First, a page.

I do not believe in denying myself anything. Nor do I believe in eating food that tastes like crap! If I don’t like it, I’m not going to eat it. And I am not cutting any particular food group out of my diet either. That being said 1400 calories is not much to play with, so I need to be really smart about how to make those calories stretch. This is one area where I will afford myself some flexibility. I am going to figure out what works for me, and accept that what works for one person does not necessarily work for another.

 

There is no room for guesswork

I know for a fact that my portion sizes are wrong. In the past I have fooled myself into thinking I am doing OK because I am eating healthy meals and staying away from unhealthy snacks. In reality, I have still been eating far too much. To begin with, I am going to have to weigh and measure everything. I know that if I don’t, I’m bound to slip back into my old bad habits over time.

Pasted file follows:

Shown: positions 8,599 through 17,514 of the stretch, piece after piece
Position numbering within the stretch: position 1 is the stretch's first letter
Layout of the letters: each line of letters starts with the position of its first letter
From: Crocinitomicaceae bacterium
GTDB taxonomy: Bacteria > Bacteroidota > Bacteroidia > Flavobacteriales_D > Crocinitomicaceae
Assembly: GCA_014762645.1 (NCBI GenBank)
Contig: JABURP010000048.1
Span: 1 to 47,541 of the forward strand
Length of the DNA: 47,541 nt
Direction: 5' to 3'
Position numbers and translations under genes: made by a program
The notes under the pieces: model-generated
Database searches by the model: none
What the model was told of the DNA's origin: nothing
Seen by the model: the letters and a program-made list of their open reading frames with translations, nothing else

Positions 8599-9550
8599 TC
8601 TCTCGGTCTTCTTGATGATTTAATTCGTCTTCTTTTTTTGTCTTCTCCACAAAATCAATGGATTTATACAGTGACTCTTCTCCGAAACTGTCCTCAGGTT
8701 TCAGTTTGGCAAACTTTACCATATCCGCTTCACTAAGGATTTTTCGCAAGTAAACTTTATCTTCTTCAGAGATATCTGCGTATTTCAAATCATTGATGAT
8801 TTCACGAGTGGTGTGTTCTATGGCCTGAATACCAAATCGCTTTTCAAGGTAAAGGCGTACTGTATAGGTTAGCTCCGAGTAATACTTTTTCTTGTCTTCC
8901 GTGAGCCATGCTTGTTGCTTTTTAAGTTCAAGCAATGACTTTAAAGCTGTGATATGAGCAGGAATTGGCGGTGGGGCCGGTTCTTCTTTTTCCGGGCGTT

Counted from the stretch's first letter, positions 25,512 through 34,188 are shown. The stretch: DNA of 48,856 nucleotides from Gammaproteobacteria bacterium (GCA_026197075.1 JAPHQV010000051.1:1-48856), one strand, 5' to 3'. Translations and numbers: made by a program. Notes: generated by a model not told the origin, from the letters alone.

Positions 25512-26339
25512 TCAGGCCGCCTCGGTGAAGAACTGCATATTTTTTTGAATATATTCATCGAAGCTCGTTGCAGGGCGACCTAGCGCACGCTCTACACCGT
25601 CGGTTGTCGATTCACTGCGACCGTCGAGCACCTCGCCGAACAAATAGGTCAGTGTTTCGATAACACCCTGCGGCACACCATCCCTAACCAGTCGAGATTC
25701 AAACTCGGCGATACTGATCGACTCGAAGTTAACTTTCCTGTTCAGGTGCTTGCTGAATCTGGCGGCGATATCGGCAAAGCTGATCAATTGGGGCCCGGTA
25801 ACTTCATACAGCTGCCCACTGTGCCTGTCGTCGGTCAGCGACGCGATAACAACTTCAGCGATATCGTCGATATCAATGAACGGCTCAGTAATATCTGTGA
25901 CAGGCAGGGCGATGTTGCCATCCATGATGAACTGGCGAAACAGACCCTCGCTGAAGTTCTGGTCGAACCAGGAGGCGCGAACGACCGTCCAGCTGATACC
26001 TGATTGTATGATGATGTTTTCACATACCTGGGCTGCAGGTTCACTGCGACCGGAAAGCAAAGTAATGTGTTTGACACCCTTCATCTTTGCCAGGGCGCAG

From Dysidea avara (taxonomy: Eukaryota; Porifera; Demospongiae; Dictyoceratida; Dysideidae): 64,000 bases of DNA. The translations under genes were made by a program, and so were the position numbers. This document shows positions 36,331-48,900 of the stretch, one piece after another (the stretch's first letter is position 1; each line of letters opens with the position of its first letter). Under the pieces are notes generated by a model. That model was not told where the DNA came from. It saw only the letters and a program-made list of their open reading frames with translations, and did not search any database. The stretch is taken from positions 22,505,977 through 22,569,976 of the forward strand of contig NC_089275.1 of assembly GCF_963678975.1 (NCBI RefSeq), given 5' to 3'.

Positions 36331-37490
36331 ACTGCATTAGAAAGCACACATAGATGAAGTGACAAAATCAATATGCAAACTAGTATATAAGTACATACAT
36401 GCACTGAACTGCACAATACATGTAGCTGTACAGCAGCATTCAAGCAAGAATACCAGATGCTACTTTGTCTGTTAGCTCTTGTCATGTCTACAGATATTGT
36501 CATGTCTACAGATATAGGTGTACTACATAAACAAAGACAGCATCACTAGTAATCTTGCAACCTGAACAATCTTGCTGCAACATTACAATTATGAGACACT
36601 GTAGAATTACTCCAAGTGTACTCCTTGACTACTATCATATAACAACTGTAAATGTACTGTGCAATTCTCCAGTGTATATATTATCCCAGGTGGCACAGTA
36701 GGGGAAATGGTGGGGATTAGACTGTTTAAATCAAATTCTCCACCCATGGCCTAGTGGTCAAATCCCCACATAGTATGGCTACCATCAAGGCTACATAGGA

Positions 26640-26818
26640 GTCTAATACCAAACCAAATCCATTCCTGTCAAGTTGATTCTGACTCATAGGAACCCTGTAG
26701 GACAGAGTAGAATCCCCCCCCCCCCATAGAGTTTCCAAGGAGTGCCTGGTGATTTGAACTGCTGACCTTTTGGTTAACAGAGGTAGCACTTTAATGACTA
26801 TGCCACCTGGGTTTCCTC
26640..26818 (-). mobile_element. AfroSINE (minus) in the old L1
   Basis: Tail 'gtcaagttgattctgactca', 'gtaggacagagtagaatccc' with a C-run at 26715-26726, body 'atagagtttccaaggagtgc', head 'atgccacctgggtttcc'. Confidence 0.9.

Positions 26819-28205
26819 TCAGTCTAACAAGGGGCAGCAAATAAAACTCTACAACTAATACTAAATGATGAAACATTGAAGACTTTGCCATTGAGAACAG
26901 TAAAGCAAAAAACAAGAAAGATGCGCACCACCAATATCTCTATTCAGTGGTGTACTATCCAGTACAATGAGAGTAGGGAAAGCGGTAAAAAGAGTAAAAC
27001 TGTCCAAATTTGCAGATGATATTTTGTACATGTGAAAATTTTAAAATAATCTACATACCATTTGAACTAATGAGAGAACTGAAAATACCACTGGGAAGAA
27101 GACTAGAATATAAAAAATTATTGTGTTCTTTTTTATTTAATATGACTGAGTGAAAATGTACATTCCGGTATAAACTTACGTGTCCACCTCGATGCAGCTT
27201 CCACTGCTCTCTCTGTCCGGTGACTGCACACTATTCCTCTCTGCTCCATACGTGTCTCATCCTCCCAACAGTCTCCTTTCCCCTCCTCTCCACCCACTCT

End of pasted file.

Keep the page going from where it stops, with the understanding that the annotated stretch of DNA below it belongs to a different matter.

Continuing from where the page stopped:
Balance is always a good thing

I am going to be very deliberate about the foods that I am eating and choosing recipes that are balanced and full of all the right stuff.  Vegetables are great, but there is more to life than salad. 

Eat Natural

I personally believe that if it can be found in nature, then it’s probably fine to eat as long as it is within your calorie limit. I will always choose something natural over something that was created in a laboratory. A lot of so-called “diet” or “low fat” foods are the worst offenders, so I am going to try and stay away from them.

 

Build up activity levels slowly

Chances are, I am going to go to bed hungry on some occasions. I may even feel a little lightheaded during the day. I’m probably going to snap at people a bit more to start with. For this reason, I am in no hurry to start a hardcore exercise programme from day one. I will build up my activity levels over time, but I don’t want to sabotage myself by overdoing it at the gym and then crashing and reaching for a high calorie snack.